Let’s assume that reports are accurate and that LeBron James is headed to Miami.
As with every other team but his current team Cleveland, the Heat can offer James a five-year deal worth $95.5 million versus a six-year deal with the Cavaliers worth $124.5 million.
But if you match up what James’ salary would be for the first five years in Cleveland and the five years in Miami, you find that the Cavaliers are only offering him $4 million more.
That advantage gets erased — and actually gives the Heat the monetary edge over — when you consider the income tax difference. With the help of Aaron Merchak of the Tax Foundation, a non-partisan tax research group based in Washington, D.C., we crunched the numbers.
Playing in Cleveland, LeBron would face a state income tax of 5.925 percent, plus a Cleveland city tax of two percent.
Over the first five years of a new contract with Cleveland, James would give back $3,953,060 combined to the state and city for the 41 games each season he’d play at home. But James would have to pay none of that for home games in Miami since Florida doesn’t have an income tax.
Athletes have to pay income taxes to states that they play in on the road, so the games he’ll play away from home — whether he played for Cleveland or Miami — are essentially a wash.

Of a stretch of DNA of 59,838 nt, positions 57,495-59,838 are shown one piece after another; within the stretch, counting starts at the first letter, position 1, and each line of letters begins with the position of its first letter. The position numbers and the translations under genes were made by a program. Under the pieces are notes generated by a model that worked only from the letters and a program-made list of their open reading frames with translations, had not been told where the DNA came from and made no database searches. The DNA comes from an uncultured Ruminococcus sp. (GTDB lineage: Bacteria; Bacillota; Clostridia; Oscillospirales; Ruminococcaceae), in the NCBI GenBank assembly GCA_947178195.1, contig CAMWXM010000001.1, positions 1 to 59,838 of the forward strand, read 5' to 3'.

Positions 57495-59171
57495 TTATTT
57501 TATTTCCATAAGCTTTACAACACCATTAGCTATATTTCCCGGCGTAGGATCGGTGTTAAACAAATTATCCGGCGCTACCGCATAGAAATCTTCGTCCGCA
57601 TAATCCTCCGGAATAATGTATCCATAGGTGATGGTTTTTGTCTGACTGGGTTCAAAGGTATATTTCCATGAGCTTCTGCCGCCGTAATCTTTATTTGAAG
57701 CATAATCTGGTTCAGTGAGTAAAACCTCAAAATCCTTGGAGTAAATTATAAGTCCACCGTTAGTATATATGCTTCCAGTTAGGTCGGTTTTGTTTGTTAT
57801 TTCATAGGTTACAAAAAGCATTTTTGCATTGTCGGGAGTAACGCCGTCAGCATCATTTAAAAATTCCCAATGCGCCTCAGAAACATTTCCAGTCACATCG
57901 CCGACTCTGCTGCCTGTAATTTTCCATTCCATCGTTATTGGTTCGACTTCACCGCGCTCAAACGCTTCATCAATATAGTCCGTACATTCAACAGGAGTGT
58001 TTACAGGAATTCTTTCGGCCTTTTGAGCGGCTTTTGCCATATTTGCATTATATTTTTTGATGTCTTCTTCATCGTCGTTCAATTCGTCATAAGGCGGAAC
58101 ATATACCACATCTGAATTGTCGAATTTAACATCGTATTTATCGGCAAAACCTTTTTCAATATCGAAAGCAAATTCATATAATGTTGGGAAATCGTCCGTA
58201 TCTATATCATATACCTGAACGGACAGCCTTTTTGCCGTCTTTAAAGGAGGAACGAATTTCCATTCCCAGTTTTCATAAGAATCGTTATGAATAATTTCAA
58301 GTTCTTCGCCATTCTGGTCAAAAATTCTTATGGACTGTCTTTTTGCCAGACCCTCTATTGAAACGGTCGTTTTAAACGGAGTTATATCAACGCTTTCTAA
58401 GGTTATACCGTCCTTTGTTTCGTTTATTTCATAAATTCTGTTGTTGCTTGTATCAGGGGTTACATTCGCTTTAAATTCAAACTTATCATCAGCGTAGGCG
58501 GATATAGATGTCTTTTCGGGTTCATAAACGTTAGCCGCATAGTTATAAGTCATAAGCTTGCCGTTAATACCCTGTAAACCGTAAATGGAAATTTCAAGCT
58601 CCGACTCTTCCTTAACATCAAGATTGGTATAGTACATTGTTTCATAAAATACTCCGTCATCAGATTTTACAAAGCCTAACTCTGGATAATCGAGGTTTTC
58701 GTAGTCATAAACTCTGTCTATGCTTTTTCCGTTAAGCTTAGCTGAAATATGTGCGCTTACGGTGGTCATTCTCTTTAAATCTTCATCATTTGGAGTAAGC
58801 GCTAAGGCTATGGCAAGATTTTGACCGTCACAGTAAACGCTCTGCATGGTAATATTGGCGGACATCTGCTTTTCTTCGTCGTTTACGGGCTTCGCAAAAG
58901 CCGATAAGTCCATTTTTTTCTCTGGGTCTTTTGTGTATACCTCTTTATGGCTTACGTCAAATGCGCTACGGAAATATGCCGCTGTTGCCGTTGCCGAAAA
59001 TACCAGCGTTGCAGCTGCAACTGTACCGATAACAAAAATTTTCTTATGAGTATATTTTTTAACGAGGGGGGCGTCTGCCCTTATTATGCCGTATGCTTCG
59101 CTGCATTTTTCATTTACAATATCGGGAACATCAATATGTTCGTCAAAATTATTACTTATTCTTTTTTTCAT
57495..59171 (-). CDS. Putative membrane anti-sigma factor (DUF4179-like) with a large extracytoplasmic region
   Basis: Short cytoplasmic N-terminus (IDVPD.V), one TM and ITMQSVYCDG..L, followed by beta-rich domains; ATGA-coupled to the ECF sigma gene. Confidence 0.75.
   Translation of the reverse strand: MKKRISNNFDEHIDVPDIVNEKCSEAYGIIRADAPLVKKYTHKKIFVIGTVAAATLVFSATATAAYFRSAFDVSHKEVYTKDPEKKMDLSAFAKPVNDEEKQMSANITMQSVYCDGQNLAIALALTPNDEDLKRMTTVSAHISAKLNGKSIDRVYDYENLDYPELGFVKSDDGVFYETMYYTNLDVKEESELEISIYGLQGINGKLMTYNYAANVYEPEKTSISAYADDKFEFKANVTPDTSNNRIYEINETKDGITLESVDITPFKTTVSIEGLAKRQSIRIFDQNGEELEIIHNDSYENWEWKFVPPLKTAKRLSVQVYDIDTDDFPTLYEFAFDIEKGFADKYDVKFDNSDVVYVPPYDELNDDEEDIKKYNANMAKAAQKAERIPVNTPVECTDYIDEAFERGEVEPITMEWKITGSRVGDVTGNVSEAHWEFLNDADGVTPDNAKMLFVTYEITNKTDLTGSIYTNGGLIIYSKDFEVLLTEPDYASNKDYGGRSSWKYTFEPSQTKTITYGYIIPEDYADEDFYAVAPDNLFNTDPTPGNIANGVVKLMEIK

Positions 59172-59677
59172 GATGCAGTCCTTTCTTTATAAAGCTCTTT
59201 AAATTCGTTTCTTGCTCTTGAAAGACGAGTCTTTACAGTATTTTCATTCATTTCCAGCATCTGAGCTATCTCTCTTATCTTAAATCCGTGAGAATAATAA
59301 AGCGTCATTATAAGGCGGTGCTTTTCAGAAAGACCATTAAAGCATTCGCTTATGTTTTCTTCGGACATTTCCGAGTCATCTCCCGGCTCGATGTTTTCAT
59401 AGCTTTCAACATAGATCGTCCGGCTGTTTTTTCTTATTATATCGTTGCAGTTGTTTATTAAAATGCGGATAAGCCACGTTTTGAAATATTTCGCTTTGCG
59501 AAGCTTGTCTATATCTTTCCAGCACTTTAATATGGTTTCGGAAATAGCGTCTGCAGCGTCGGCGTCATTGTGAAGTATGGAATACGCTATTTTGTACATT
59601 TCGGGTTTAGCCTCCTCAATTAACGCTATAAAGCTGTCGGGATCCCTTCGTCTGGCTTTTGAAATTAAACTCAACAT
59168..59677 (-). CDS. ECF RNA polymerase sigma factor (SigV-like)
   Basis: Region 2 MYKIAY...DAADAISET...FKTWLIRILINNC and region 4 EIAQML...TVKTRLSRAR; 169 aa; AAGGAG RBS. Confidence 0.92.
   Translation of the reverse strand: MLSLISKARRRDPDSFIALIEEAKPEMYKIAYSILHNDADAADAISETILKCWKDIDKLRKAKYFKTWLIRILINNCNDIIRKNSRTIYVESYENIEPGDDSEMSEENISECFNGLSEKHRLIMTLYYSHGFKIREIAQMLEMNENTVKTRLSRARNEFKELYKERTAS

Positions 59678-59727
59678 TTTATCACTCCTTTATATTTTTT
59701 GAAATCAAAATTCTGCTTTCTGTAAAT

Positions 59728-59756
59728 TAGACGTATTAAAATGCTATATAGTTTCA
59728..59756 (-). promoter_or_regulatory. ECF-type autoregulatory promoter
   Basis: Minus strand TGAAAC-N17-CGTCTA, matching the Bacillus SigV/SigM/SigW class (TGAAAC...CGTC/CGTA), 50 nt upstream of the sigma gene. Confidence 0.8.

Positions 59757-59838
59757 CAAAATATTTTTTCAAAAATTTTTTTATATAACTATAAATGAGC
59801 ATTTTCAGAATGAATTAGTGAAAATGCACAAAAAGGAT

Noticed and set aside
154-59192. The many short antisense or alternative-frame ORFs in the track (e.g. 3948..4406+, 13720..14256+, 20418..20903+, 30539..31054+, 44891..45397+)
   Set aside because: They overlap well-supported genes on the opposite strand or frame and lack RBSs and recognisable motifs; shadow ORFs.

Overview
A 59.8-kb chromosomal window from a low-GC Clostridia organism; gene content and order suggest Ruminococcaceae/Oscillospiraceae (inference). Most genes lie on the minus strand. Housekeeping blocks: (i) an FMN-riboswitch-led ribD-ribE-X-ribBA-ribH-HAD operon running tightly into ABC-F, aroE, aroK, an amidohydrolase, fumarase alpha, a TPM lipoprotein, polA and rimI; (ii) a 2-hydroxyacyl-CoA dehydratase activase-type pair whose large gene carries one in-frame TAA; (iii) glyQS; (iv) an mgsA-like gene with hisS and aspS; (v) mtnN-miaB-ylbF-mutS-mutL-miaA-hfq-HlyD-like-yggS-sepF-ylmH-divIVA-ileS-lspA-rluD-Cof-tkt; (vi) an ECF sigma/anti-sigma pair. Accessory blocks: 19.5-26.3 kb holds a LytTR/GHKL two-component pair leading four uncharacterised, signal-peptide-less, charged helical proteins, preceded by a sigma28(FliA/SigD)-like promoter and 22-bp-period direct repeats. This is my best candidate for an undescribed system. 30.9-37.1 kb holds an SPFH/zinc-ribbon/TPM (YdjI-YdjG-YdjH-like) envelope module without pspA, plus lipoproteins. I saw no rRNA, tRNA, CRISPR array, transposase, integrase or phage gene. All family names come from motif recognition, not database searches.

But there are, on average, 11 away games per season where James would have to pay Ohio and Cleveland taxes. Why? Because he has to pay when he plays in the six areas – Florida, Texas, Washington D.C., Illinois, Toronto and Tennessee – that have no jock taxes.
That’s another $1,061,128 he’ll have to pay in taxes that he wouldn’t have to pay in Miami.
Sure, James would be guaranteed one more year if he signed with Cleveland, but unless the business of basketball supremely changes, you have to believe James will be worth as much at the end of the 2014-15 season as he is now.
So if you match up the five years in Cleveland to five years in Miami, and include Florida’s tax advantage, LeBron would actually make $1,014,188 over five years with the Heat than he would with the Cavaliers.
Of course, he might need that. Odds of getting rid of his estate in Akron at the price he built for are slim.
More on Courting Lebron:
- Market Bets LeBron Will Be A Knick?
- Five Things Will Happen Tomorrow With LeBron
- Why LeBron May Not Return to Cleveland
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